Thursday, December 6, 2012

Martin Luther King, Jr.'s Letter From A Birmingham Jail

For students thinking ahead about their final exam. Here's a great link to a copy of the letter posted by the MLK Jr. Research and Education Institute at Stanford. You will also find explanatory notes attached. click here to go to the letter

Wednesday, December 5, 2012

AP English language and comp, honors English 11/12                   m crawford

1x8 (or 10) assignment.  (1 simple argument made with 8 [or 10] different rhetorical strategies)

The purpose of this assignment is to require students to demonstrate that they are familiar with and able to use effectively each rhetorical strategy listed below.

Step 1:  Using your textbook, your notes, reliable online resources,  examples from class, make sure you understand each of the rhetorical strategies listed below.  Make sure you understand them well enough that you cannot only identify them—you can make use of them.

Step 2:  Choose a simple point or simple argument you want to make.  Perhaps you want your parent(s) to allow you to adopt a dog; perhaps you are misguided enough to think that Leonardo DiCraprio is the best actor working today.* This assignment is meant to focus on the different strategies, not on the subtlety or complexity of your argument.  You are encouraged to be creative and funny.  Simple claim.  Wide range of strategies.

Step 3:  Write a single paragraph using the strategy of concern.  (Your first sample will demonstrate the use of example and will be very much like the sample page concerned with facebook)  Type this sample of your argument in a single paragraph in the format of our format guide.  The paragraph need not be an introductory paragraph; it could be a paragraph that would appear in the middle of a more complex essay.

Step 4:  Repeat step three for each of the following rhetorical strategies:

1. Illustrating Ideas by use of examples
2. Analyzing a Subject by Classification
3. Explaining by Means of Comparison
4. Using Analogy as an Expository Device
5. Explaining through Process Analysis
6. Analyzing Cause and Effect Relationships
7. Using Definition to Help Explain
8. Using Narration as an Expository Technique
(extra credit for 9 and 10)
9. Reasoning by Use of Induction
10. Reasoning by Use of Deduction

Step 5:  Identify each paragraph in terms of strategy employed and assemble the typed sample paragraphs in the order of the above list.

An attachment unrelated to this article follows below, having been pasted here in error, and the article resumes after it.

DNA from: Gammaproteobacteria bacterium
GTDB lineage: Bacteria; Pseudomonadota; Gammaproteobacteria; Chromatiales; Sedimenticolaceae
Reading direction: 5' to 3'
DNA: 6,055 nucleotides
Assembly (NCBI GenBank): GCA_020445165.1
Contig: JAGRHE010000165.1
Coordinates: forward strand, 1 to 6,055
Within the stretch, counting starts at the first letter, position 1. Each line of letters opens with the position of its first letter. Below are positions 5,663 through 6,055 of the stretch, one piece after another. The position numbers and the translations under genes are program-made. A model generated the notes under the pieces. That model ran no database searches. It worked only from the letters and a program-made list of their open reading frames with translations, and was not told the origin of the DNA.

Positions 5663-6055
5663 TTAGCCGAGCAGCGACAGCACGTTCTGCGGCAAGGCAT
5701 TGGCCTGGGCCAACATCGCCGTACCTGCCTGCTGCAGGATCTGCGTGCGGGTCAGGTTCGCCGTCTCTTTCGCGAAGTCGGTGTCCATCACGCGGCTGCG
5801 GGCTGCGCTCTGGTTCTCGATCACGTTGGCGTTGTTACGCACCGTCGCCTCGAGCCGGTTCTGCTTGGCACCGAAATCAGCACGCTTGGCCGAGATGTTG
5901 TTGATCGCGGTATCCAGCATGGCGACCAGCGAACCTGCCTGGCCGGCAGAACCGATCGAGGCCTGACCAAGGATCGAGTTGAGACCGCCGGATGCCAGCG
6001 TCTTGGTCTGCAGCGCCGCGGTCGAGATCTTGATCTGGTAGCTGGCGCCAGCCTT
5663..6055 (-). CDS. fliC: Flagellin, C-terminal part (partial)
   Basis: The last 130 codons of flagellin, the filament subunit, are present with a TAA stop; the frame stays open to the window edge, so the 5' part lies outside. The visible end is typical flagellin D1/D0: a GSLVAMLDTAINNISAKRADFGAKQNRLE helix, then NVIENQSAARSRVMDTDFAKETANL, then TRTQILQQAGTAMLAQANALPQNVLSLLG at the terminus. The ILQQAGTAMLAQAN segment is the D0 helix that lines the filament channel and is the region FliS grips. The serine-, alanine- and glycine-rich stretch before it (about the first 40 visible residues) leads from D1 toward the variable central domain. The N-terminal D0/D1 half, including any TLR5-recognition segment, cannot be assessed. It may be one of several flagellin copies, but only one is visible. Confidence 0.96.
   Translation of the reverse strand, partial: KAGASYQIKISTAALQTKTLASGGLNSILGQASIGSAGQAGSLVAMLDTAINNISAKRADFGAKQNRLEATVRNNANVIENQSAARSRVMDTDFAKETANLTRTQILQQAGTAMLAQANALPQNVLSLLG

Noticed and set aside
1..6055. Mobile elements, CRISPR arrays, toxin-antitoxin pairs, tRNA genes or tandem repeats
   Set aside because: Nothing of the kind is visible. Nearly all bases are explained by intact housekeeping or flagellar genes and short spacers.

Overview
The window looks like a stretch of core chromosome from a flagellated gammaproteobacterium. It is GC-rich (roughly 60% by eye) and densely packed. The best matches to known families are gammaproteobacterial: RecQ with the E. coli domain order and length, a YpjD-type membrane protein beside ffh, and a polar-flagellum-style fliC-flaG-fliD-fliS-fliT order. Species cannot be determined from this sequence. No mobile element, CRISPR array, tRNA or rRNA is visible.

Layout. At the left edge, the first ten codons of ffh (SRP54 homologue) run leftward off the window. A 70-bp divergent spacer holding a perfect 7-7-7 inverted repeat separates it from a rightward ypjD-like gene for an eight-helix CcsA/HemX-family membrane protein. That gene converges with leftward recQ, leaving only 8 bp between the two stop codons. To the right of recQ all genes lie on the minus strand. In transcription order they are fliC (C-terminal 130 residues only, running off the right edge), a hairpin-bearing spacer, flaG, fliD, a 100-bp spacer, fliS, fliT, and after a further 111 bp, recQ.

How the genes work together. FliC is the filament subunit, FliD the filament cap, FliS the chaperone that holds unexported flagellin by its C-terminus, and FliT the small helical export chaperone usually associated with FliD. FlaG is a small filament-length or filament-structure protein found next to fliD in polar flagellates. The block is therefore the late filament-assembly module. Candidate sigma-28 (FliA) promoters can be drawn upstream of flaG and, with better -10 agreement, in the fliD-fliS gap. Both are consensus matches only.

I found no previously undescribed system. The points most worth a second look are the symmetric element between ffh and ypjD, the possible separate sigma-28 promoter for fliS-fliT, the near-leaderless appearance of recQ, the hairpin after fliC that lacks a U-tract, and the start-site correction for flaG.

Step 6:  Submit your work at the beginning of the period on the date written below.

Miguel Buenaventura
AP English language and composition  
1 December 2012

Rhetorical Strategies Model

Claim:    Facebook is a waste of time.

Illustrating Ideas by Use of Example

A vulnerable young man has a few minutes of free time.  He picks up his phone and pokes at the big f app.  Here’s what he encounters:

His cousin has hung up her stockings.  She posted a photo.  Ugly stockings.  Ugly fireplace.
The ex-wife of his friend and mentor was just at Costco, shopping.  She doesn’t understand why the sample lady had so much to say about potato chips.
The guy from his favorite taqueria is very disappointed by the Chargers again.  He uses offensive language to describe his frustration.
His grandpa thinks Obama is going to take away his guns and make him live in a socialist commune with pot smoking, married, gay immigrants who just want government handouts.
A former classmate is happy that her boyfriend gave her a stuffed animal.
The son of a friend is “tired of all the haters.”
Some friend of a friend is “pinterested’ in something unbelievably stupid and would be “the happiest person in the whole world” if she could go see the new shiny vampire werewolf movie.
A middle-aged woman feels sad about a dog that had its face cut off by terrorists.  But she feels inspired by somebody who lost weight.
Lots of people like lots of stuff.   Other people don’t like doing some things.  Things like waking up.  Doing homework.  Waiting in line. Washing dishes.

He turns off his phone.  What an efficient use of his time.  He’s learned so much about the world.


Not all facebook users are alike; there are now over 1 billion of them.  But one can classify them in terms of their use habits or their enthusiasm for posting updates.  Some users are called . . .

AP language and composition mcrawford
Rhetorical samples (1x10 assignment)

Claim (the simple point I want to make): My neighbor Ed is unpleasant, ugly and annoying.

Illustrating Ideas by Use of Example

My neighbor Ed is unpleasant, ugly and annoying.  His appearance makes me uncomfortable.  He has these very obvious hair implants in a neat little row across his forehead—it seems like he and his “doctor” are trying to make hair grow in an area it didn’t likely grow in even before he went bald.   He always keeps his shirt open to display his gold chains.  He always wants to talk to you even when you’re in a hurry.  He asks you a question then before you can articulate your answer he talks over you to tell you his opinion on the subject.

Analyzing a Subject by Means of Classification

One’s neighbors can be classified in terms of how you feel when you see them.  There are the neighbors with whom you exchange greetings but with whom you might not ever have a substantial conversation.  The exchange is pleasant enough but neither party has the time to invest in a more developed relationship.  Most neighbors are like this.  There are others, more rare, (for me at least) with whom you do develop a more friendly relationship.  You have drinks or share meals and you may look after their place or gather their mail when they leave town.  Nice kind of neighbors to have.  There are the neighbors who don’t ever greet anybody.  One might wonder why but they usually don’t bother anybody.  Most troubling are the neighbors like Ed.  When I see Ed out by his garage, I try to avoid walking that way to my car even though it is the shortest route.  I’m glad I only have one neighbor in this category.

Explaining by Means of Comparison

Before I moved to my current address I had a great neighbor.  Clarissa is a retired teacher.  She lived next door.  Now Ed lives next door.  Sometimes I would hear Clarissa singing.  Now I hear Ed yelling at his son.  Once I heard Clarissa yelling, but she was yelling at president Bush on the television, telling him what she thought of his deceptive rhetoric.  I liked that.  Clarissa would come over to play with my dog and bring him treats and we’d have a glass of wine on the patio.  Ed comes over to tell me his opinions on how he can fix education.  He thinks teachers should wear suits and ties.  He thinks this would fix everything.